>Does that access point do 450 megabit 802.11n simultaneous dual-band (which needs two independent radios, each with 3 antennas)? Or is it a no-name 802.11g access point, which tops at 54 megabits (the difference is greater than the numbers show, since the newer 802.11n standard has less overhead), and which can only work in the very congested 2.4GHz band, and which probably is vulnerable to the recent WPS exploit?
I would expect there to be no difference for 99.9% of people, since most don't transfer massive files around, and those who do, probably do it infrequently enough that they can go through the hassle of plugging in a wire. (I'm a fairly tech-savvy guy, and I fall into the latter category, for example.)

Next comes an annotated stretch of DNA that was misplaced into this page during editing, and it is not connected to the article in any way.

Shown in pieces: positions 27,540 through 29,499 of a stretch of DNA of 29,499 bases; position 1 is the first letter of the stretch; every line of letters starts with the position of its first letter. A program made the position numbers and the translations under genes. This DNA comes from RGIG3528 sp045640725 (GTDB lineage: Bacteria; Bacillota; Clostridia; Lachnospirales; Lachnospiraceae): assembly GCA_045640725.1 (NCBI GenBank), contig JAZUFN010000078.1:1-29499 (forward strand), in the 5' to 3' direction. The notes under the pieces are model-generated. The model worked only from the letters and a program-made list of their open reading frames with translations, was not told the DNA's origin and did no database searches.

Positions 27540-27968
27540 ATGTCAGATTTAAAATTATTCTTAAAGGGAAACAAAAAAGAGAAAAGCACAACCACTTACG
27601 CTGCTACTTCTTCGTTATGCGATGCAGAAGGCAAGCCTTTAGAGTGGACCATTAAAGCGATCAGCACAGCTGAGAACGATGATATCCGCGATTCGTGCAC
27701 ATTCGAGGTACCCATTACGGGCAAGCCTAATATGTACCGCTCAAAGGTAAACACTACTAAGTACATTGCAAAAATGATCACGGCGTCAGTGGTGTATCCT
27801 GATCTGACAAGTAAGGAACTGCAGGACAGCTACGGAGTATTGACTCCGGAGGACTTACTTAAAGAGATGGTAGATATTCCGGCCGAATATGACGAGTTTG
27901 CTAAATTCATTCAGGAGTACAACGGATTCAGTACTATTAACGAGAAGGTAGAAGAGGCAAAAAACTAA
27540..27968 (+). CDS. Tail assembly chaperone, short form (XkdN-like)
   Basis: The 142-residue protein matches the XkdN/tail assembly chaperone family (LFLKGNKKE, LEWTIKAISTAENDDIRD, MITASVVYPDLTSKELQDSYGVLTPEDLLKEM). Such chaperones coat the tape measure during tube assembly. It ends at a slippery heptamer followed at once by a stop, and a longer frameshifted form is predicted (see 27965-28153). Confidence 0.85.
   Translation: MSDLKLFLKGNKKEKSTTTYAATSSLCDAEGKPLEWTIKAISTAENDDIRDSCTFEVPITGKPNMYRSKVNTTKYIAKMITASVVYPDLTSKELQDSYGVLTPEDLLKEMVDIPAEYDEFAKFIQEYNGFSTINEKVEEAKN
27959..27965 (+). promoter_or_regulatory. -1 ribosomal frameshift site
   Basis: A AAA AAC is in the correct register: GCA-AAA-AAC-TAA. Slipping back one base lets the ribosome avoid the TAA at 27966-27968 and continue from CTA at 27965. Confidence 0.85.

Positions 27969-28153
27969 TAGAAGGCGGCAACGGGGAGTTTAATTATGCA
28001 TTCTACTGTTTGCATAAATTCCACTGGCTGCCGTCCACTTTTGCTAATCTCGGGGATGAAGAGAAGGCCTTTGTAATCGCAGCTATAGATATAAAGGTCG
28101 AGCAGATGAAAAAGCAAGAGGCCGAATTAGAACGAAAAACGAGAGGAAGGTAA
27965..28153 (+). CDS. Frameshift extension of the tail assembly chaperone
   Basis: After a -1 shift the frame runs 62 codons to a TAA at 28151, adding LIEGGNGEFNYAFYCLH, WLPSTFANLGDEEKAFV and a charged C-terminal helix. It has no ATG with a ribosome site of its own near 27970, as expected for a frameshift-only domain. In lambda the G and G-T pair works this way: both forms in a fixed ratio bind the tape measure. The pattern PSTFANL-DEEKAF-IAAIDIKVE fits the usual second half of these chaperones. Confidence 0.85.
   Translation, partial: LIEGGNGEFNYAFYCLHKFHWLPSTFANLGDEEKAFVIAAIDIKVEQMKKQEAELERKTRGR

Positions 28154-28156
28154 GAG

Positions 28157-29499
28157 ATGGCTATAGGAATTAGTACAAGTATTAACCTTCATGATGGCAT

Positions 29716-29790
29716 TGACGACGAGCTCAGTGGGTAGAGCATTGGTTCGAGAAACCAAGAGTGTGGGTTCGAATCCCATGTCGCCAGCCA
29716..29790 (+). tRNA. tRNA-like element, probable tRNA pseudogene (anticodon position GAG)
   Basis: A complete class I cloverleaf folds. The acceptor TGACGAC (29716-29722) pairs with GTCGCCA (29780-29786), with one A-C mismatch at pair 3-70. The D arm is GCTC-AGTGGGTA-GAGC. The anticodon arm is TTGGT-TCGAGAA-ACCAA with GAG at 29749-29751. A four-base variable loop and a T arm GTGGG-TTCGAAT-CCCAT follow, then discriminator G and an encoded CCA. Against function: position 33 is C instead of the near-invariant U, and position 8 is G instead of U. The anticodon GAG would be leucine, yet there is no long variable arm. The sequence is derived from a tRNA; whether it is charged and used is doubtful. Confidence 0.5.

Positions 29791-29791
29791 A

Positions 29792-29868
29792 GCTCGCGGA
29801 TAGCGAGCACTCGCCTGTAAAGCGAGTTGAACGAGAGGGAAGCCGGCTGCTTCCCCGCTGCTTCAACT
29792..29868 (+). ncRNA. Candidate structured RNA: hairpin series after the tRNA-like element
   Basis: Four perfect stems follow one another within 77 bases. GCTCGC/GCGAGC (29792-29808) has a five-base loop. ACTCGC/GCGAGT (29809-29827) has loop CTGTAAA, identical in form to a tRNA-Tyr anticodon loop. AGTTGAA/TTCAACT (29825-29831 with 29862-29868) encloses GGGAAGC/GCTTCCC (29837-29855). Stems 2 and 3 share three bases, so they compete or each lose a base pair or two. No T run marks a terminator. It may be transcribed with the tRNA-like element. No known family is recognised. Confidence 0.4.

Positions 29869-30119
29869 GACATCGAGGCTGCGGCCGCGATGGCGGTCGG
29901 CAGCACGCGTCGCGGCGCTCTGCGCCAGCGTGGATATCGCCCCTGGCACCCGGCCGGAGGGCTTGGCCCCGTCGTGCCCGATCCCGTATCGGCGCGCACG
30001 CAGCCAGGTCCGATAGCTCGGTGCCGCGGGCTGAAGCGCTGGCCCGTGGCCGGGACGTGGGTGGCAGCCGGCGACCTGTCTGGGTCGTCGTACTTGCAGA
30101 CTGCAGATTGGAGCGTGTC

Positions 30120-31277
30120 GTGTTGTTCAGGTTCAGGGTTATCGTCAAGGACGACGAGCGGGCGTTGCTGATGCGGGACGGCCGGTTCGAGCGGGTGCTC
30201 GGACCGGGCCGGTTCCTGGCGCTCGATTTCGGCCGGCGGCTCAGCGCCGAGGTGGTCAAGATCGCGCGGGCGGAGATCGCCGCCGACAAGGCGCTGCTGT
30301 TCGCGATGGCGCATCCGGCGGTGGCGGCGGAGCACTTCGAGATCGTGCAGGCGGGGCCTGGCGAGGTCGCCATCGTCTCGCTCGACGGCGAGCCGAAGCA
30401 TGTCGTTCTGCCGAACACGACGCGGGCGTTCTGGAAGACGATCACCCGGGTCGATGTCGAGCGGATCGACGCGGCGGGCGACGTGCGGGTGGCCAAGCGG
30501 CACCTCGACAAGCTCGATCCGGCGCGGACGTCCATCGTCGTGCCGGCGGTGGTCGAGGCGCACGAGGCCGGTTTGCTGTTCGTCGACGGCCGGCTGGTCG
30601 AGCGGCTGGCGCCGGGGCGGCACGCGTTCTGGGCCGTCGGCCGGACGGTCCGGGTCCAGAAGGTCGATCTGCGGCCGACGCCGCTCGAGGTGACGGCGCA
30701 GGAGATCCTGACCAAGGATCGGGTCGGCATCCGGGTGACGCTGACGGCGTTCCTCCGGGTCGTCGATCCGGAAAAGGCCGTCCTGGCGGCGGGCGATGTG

Also, I'd be surprised to see more than a dozen AP's in a typical suburban location, so while 2.4GHz may be congested in general, by the pigeon-hole principle, you can probably find an empty channel.
In my experience, people who buy expensive consumer routers are the same ones who buy computers with 8Gb of RAM, and use it to browse the Internet. In both cases, there will be no performance gain from the better hardware, but there would be a big performance gain from using Free Software.